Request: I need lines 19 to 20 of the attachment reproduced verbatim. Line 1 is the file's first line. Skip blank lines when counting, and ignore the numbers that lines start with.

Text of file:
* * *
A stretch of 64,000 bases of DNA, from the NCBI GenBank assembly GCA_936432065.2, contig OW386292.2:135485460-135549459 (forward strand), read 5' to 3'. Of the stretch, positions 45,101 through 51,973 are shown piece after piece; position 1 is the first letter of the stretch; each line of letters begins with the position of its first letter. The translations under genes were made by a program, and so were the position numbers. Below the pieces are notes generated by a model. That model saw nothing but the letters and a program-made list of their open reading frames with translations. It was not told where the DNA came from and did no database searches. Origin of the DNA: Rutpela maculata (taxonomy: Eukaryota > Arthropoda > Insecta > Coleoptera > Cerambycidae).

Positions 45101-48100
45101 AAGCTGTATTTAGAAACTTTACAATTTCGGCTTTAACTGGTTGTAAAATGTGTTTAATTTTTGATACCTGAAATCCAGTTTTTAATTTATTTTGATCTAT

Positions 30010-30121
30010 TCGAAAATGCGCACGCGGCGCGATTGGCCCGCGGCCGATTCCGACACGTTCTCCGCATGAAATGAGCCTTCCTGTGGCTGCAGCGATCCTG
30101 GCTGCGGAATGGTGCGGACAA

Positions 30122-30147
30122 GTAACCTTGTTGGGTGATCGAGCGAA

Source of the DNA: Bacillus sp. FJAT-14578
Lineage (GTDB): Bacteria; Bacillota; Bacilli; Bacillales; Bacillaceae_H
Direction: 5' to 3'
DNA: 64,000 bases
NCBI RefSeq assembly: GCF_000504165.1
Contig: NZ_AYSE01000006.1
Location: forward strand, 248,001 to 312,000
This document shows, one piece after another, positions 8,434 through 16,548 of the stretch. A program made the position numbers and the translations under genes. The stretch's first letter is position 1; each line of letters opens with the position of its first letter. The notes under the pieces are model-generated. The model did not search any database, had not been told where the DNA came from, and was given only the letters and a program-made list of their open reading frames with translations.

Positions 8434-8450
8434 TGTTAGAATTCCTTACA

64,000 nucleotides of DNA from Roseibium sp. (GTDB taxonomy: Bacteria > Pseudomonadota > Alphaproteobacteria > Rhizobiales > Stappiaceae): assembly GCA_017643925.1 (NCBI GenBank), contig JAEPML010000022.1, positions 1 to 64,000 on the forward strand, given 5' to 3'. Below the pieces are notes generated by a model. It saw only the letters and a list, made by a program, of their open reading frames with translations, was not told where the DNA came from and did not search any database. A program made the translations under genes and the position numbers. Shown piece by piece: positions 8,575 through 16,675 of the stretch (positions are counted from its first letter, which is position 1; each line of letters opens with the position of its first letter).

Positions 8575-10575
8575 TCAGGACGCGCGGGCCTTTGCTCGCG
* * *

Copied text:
64,000 nucleotides of DNA from Roseibium sp. (GTDB taxonomy: Bacteria > Pseudomonadota > Alphaproteobacteria > Rhizobiales > Stappiaceae): assembly GCA_017643925.1 (NCBI GenBank), contig JAEPML010000022.1, positions 1 to 64,000 on the forward strand, given 5' to 3'. Below the pieces are notes generated by a model. It saw only the letters and a list, made by a program, of their open reading frames with translations, was not told where the DNA came from and did not search any database. A program made the translations under genes and the position numbers. Shown piece by piece: positions 8,575 through 16,675 of the stretch (positions are counted from its first letter, which is position 1; each line of letters opens with the position of its first letter).

Positions 8575-10575